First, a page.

Three planning applications considered, three unanimous planning approvals for building affordable accommodation, redeveloping Gosport Marina, and dormer windows in a conservation area. Chief Correspondent Rob Thomas reports on proceedings at Gosport Borough Council’s Regulatory Board …
FELLING a 136-year-old oak tree to make way for affordable accommodation to be built in the Hardway area of Gosport was the subject of debate and negotiation at Gosport Borough Council’s Regulatory Board.
Thorngate Churcher Trust – which in various forms has been providing sheltered accommodation and residential care in the town since the 1870s – had identified land at the corner of Grove Road and Sealark Road for 39 assisted living flats in a part two-storey, part three-storey building.
The planning officers’ report to the board recommended the scheme be approved even though the site is a protected ‘Open Space’ – which hosts various protected species such as slow worms and badgers – and there is a preservation order on the oak tree near the perimeter on Grove Road.
The Trust and its co-applicant the Amiri Group Limited had offered to pay the “reasonable” sum of £10,000 to mitigate the loss of open space – the money to be spent on improving recreational and other areas in Hardway – and would be required to relocate the slow worms.
Not enough trees to prevent carbon deficit
The loss of the oak tree – estimated by Councillor Diane Furlong (Conservative, Hardway) to be 136 years old – came in for particular scrutiny with Thorngate Churcher Chief Executive Anne Taylor – who made a deputation to explain the application – saying it was not possible to design the building to retain the oak tree and the privacy of nearby residents.
A second mitigation sum of £2,000 had been agreed with the planning officers which they considered, “could be used to plant four or five substantial trees in Grove Road Recreation Ground that would then be under council control and management”.
Board member Councillor Marcus Murphy (Conservative, Rowner & Holbrook) asked: “What was the point of tree [preservation] orders if they are not adhered to?”. But the officers’ report stated: “The tree has lost a major limb that has reduced its amenity value. If the tree were to be considered for protection now it would be a border line case as to whether it merited protection.”
Councillor Stephen Hammond (Liberal Democrat, Bridgemary North) raised the issue of climate change and, citing expert advice, said it takes time for young trees to absorb carbon dioxide so that “there will be a deficit in carbon absorption in the early years”.
To overcome this, he asked for the number of trees established in mitigation of losing the oak tree be increased and this was accepted by the applicants with the discussion being around a doubling of the payment to £4,000 for six to eight trees.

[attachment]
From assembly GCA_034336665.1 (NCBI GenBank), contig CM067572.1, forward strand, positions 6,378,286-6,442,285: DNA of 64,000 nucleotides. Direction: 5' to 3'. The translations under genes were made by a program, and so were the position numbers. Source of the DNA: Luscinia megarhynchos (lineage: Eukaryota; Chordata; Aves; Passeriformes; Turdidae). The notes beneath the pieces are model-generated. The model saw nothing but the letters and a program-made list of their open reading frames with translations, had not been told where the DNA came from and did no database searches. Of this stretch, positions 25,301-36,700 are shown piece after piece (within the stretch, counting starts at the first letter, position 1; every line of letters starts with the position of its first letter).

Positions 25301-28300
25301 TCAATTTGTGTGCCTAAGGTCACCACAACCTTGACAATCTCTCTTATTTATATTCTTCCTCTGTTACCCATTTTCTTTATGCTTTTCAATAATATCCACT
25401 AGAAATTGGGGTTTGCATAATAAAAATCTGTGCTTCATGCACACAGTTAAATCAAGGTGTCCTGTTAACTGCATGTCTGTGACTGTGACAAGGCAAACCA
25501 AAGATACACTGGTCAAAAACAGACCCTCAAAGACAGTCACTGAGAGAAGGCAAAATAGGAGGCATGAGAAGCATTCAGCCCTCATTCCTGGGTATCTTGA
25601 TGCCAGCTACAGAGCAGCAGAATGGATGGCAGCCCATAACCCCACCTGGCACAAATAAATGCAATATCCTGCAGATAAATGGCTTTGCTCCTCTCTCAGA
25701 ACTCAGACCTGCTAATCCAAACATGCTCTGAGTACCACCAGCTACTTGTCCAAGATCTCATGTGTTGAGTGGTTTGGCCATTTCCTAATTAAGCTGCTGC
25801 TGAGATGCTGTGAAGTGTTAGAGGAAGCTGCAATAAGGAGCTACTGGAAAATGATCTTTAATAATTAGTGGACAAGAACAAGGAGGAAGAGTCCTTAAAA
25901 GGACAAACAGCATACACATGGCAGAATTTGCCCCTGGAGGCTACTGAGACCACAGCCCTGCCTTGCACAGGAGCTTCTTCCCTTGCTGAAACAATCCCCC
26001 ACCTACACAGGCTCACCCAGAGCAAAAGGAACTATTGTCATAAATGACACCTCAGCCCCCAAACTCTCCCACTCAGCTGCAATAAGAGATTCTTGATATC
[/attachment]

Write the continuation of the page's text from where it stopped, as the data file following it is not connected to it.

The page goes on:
Despite 19 letters of objection to the original plans and 12 to the amended proposals for the development – including concerns about contamination of the land, the design of the building not in keeping with the area, and loss of privacy for properties close to the site – the application received unanimous approval, subject to a Section 106 agreement and 19 conditions.
Gosport Marina carpark redevelopment
Loss of privacy also underpinned objections to the application by Premier Marinas Limited to redevelop the car park area of Gosport Marina with full permission sought for enlarging the STS Defence Limited building, constructing a two-storey Marina Facilities Building which will house offices, showers and a restaurant, and moving the dry stack southwards to leave room for a later development of 70 flats.
Deputations, including by both of the Town ward councillors – June Cully (Labour) and Lesley Meenaghan (Conservative) – argued that the residential amenity of residents in the nearby Viewpoint and The Quarterdeck blocks of flats would be significantly reduced and asked board members to visit the site in order to understand the concerns.
However, when Mr Hammond took up the request, no other board member was in favour – there was no seconder for his proposal.
‘Loss of views… not material considerations’
Reacting to points made in written submissions, the officers’ report noted: “Objections raised in respect of this proposal have raised concerns with regard to property values, loss of views and the use of a more environmentally friendly forklift on site. These matters are not material considerations and as such are not able to be considered in the assessment of this application.”
Councillors spent little time discussing the application before the officers’ recommendation to grant approval – subject to Section 106 agreement and 29 conditions, including 1.75-metre-high privacy screens on the south east end of the Marina Facilities Building balcony and a 10pm curfew on the public using the balcony to protect the privacy of Quarterdeck residents – was accepted unanimously.
After the meeting, Gosport Marina Manager Jonathan Walcroft said he was pleased to receive the go ahead: “The plans also reflects [sic] Premier’s ongoing commitment to investing in the regeneration of Gosport – the development will bring significant benefits to the local community including supporting the creation of new jobs.”
The final application considered by the Regulatory Board – concerning two rear dormers at 20 Atkinson Close, Gosport – was unanimously approved with no discussion.
Photo (top): the 136-year-old oak tree, Grove Road, Gosport
Also, see earlier report: Trust gets go-ahead